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Katrina Litter - Enough is Enough
A Personal Story

by: Keith Burton - GCN 5/28/07

Ever since Katrina hit the Coast on August 29, 2005, the Coast has been plagued with debris and litter. And while the local governments have done well to remove the big debris since the storm, it is the little bits and pieces of shattered homes that have remained.

It is one thing for residents to deal with the storm debris, but there is a more insidious form of litter that has also plagued the Coast, and this is litter deposited from people driving on the area roads. The road near our home on Iberville Drive is among the many that has seen a growing level of litter, especially near the intersection of U.S. 90 on the beach and Iberville Drive.

The litter finally became too much for my wife Enola. Yes, her full name is Enola Gay, she was named by her parents in the mid 50,s because her mother liked the name after seeing a movie about WWII and the bomber that dropped the first atomic bomb on Hiroshima.

If you can image a girl growing up with that name, you can perhaps also imagine the strength of her will. She decided this Memorial Day to spend part of the morning cleaning up the litter, and being a good husband, I went along. I had also grown tired of driving by the litter at the foot of our street.

In just a few hours, we had collected enough litter to completely fill one of those large trash bins the city issues. While the sun was hot, the sea-breeze from the beach kept things comfortable while we worked.

Enola and I are longtime residents to the Coast. Both of us are the children of Air Force soldiers and through the many years we have lived here, we have grown to love the Coast's unique lifestyle and heritage and the wonderful people that make this area home. But we have seen a lot of changes and not all of them good since the hurricane. It seems too many people feel that just because the area was trashed by the hurricane, they can just throw what is in their hands out the car window.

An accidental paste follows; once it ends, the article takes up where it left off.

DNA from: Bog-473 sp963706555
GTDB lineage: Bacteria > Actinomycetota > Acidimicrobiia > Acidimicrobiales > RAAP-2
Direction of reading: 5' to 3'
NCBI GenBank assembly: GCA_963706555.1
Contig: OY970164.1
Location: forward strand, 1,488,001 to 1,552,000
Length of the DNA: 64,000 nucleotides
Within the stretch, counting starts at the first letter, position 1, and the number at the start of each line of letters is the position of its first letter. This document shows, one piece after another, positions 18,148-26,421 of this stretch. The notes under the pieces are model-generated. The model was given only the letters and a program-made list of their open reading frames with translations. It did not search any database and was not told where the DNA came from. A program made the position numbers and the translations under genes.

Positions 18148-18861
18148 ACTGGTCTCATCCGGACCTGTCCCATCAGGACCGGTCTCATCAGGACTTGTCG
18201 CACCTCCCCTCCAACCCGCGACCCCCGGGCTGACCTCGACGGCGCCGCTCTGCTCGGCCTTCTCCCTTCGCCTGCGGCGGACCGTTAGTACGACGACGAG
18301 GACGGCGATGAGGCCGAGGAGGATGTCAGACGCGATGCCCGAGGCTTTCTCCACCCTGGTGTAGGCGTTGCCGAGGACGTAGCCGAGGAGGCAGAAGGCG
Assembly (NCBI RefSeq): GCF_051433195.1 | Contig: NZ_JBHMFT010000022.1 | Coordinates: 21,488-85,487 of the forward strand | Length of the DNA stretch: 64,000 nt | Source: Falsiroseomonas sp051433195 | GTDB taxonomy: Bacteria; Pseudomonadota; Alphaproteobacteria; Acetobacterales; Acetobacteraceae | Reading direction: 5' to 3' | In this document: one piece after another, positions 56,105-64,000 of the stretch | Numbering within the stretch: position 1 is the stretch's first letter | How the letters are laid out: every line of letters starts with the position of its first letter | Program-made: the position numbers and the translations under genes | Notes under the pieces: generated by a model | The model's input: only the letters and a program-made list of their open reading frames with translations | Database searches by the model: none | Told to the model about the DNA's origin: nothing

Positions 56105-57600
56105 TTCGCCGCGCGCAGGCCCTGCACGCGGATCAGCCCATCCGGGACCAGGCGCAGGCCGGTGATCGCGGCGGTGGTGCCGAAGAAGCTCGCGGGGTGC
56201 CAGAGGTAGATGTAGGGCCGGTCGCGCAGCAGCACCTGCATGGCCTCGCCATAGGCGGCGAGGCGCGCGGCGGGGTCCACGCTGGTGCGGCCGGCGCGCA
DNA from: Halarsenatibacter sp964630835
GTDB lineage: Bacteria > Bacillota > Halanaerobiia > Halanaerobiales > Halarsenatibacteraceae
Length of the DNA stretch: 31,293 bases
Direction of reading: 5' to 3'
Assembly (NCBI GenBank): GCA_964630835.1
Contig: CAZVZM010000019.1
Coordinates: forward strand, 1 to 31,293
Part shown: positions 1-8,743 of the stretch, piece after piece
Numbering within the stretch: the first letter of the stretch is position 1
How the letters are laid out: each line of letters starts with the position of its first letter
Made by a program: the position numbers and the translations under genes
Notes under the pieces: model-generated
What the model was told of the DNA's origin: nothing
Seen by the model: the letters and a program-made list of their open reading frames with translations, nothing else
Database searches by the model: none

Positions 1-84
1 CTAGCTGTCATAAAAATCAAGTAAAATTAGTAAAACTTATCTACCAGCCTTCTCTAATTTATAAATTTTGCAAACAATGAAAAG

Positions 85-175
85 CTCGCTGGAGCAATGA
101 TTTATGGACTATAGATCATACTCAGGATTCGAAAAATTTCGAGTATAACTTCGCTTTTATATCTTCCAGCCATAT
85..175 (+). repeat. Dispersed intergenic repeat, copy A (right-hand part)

We picked up a huge number of beer bottles and cans, paper bags from fast food stores, empty cigarette packs and plastic bags from stores. There was also a sizeable number of plastic ice bags. Some of the debris is likely from vagrants that stayed at the former Comfort Inn Suites and Motel, which recently was torn down and from a bus stop that sits among a broken sidewalk. But most of the stuff was just things people threw out their cars.

While the Coast was trashed by the hurricane, there is little reason that people should add to the debris on streets and along sidewalks. The unkempt look of the Coast is also added by yards that are no longer being cut. The spring growing season is well underway and grass and weeds tower on lots and near sidewalks. That is likely to continue until property is restored, but cutting the grass that is overgrowing sidewalks surely is a city responsibility..

While we eventually went on to more traditional Memorial Day activities, Enola was well pleased with her work. But nobody stopped to asked what we were doing, which was too bad. Enola would have had a lot to say. (Editor's Note: Enola passed away July 26, 2007 after a short illness. She is greatly missed)

 

 

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